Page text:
Trump Woes May Be a Double-Edged Sword for Gold If Inflation CoolsBy
Inflation risks seen waning if growth trails expectations
Cuggino is bullish longer term with gold ‘building a base’
For gold, the biggest crisis of Donald Trump’s presidency could cut both ways.
While prices may continue to rise as investors seek a “safety trade,” they could also drop if the turmoil ends up damping inflation risks as growth expectations are disappointed, according to Michael Cuggino, president and portfolio manager at a San Francisco-based fund that overseas $2.8 billion.
Gold has climbed amid allegations that Trump asked FBI Director James Comey in February to end his investigation of former National Security Adviser Michael Flynn and the president may have inadvertently passed sensitive intelligence to Russian officials. Trump fired Comey May 9, and has issued denials, but there’s concern the administration won’t be able to implement its economic plans. The equity rally faltered and the dollar’s trading near the lowest since November.
“If hard evidence of impropriety comes to light, this could begin to put at risk the timing of many of the items on Trump’s agenda, if not outright cancel them,” said 54-year-old Cuggino from the Permanent Portfolio fund. “The clock is ticking, the Republican majorities, especially in the Senate, are not large, and mid-terms are coming in less than 18 months,” he said, referring to congressional elections.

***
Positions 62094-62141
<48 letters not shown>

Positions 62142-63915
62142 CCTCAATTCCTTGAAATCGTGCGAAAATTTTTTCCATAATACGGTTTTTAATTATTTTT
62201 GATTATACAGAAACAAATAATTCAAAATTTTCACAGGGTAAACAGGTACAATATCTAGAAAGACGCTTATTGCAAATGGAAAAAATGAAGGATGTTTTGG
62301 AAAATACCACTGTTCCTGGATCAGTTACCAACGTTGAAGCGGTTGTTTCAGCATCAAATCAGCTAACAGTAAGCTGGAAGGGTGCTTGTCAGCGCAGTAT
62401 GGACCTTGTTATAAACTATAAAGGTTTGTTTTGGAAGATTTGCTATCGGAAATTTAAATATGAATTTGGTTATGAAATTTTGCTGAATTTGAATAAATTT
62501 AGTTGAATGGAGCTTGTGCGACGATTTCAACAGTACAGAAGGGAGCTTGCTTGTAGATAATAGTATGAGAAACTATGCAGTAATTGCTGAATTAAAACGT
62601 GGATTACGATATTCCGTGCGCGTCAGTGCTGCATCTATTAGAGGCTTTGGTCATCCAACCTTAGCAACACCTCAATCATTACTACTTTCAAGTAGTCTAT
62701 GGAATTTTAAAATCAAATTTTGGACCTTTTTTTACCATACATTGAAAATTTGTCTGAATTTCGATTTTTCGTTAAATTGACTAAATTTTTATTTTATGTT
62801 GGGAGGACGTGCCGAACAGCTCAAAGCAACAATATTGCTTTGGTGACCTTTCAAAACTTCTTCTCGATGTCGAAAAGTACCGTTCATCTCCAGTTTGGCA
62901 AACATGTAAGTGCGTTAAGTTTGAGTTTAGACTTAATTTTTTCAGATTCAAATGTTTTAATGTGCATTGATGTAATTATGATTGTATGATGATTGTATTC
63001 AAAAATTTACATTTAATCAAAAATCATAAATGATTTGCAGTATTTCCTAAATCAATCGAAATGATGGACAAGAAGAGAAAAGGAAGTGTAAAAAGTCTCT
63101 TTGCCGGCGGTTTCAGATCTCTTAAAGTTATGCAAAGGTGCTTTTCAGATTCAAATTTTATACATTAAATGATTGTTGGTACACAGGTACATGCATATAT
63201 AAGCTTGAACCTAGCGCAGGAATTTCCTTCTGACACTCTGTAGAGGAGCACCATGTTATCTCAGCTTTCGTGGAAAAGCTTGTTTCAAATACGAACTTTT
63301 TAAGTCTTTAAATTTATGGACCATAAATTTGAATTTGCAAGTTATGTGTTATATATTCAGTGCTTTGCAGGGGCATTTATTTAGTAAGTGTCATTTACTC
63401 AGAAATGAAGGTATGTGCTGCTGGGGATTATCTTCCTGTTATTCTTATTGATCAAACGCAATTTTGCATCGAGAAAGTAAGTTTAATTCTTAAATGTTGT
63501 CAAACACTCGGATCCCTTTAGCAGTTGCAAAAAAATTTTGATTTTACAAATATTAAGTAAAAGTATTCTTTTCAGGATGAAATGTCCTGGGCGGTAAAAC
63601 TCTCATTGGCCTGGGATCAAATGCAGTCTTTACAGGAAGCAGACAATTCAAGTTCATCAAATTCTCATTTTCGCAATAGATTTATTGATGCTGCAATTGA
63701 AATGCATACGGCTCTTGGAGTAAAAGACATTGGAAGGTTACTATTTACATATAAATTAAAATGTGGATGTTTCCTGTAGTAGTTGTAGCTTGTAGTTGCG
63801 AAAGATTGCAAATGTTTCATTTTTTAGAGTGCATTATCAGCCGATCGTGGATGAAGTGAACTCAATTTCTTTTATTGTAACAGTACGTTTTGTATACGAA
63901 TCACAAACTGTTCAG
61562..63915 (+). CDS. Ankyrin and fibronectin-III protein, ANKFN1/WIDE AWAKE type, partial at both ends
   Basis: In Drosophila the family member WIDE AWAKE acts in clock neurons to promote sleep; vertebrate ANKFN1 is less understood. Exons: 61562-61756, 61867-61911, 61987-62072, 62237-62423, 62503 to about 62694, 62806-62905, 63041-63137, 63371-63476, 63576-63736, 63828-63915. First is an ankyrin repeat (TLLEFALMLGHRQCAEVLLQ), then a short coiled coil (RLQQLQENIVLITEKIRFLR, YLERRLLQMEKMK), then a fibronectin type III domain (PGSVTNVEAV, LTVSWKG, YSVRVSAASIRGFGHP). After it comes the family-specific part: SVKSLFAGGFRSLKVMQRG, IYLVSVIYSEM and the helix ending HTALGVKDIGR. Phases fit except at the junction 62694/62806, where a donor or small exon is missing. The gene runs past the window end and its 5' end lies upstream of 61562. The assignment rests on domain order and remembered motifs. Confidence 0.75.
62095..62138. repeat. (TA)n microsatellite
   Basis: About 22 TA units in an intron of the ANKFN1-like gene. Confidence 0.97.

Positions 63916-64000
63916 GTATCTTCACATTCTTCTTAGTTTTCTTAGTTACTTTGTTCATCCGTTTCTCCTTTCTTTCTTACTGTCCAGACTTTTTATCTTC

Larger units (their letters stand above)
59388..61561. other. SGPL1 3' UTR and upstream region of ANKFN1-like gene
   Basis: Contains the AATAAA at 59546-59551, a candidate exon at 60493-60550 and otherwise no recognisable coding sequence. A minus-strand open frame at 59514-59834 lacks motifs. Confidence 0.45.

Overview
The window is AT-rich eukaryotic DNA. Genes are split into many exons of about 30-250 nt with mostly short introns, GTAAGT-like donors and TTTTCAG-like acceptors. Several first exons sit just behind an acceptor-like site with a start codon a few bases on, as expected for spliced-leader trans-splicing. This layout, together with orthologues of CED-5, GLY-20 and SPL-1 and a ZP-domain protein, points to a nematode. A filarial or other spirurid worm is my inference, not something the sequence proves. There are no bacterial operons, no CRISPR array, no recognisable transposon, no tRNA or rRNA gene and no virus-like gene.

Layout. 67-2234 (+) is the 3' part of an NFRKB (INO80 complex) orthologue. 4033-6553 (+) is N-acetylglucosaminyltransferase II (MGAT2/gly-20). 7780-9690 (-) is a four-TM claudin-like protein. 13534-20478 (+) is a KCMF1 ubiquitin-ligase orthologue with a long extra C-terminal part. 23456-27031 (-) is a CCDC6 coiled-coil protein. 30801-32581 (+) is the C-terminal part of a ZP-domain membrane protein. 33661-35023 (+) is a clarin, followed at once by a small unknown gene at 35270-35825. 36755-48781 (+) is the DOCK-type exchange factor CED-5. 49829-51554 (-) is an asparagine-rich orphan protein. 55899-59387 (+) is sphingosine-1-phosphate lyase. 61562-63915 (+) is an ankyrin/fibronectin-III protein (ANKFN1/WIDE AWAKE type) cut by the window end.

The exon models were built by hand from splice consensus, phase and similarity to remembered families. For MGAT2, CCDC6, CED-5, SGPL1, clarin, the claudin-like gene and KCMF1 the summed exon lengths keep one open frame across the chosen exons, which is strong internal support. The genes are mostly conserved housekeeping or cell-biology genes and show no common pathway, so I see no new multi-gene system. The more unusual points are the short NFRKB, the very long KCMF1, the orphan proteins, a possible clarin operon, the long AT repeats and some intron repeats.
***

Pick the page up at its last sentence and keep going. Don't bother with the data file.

Spot gold climbed to the highest level in more than two weeks on Thursday, reaching $1,265.08 an ounce, and posted its best weekly gain in a month through Friday. Prices added 0.1 percent to $1,257.45 on Monday.
Cuggino is bullish longer term. “It’s building a base,” he said in an interview last week. “If rates do continue to rise gradually, if monetary velocity is controlled, increasing but controlled, and you have growth, gradually rising rates, and gradual inflation, I’d expect to see gold to continue to go up.”
He sees risks in Europe, with parliamentary elections in France, the German vote in September and details of Brexit to be resolved, while Greece is still an issue. His Permanent Portfolio fund allocates about 20 percent to gold as part of a broader multi-asset strategy. “So we do know it and we use it,” he said.
Bullion has an increasing chance of breaking through $1,300 this year if the U.S. political situation worsens and higher interest rates won’t be a hindrance, Daniel Hynes, an analyst at Australia & New Zealand Banking Group Ltd., said in a report Friday. Still, Goldman Sachs Group Inc. said last month that solid growth in the U.S. and an increase in real interest rates would drive gold down, predicting $1,200 in three and six months time.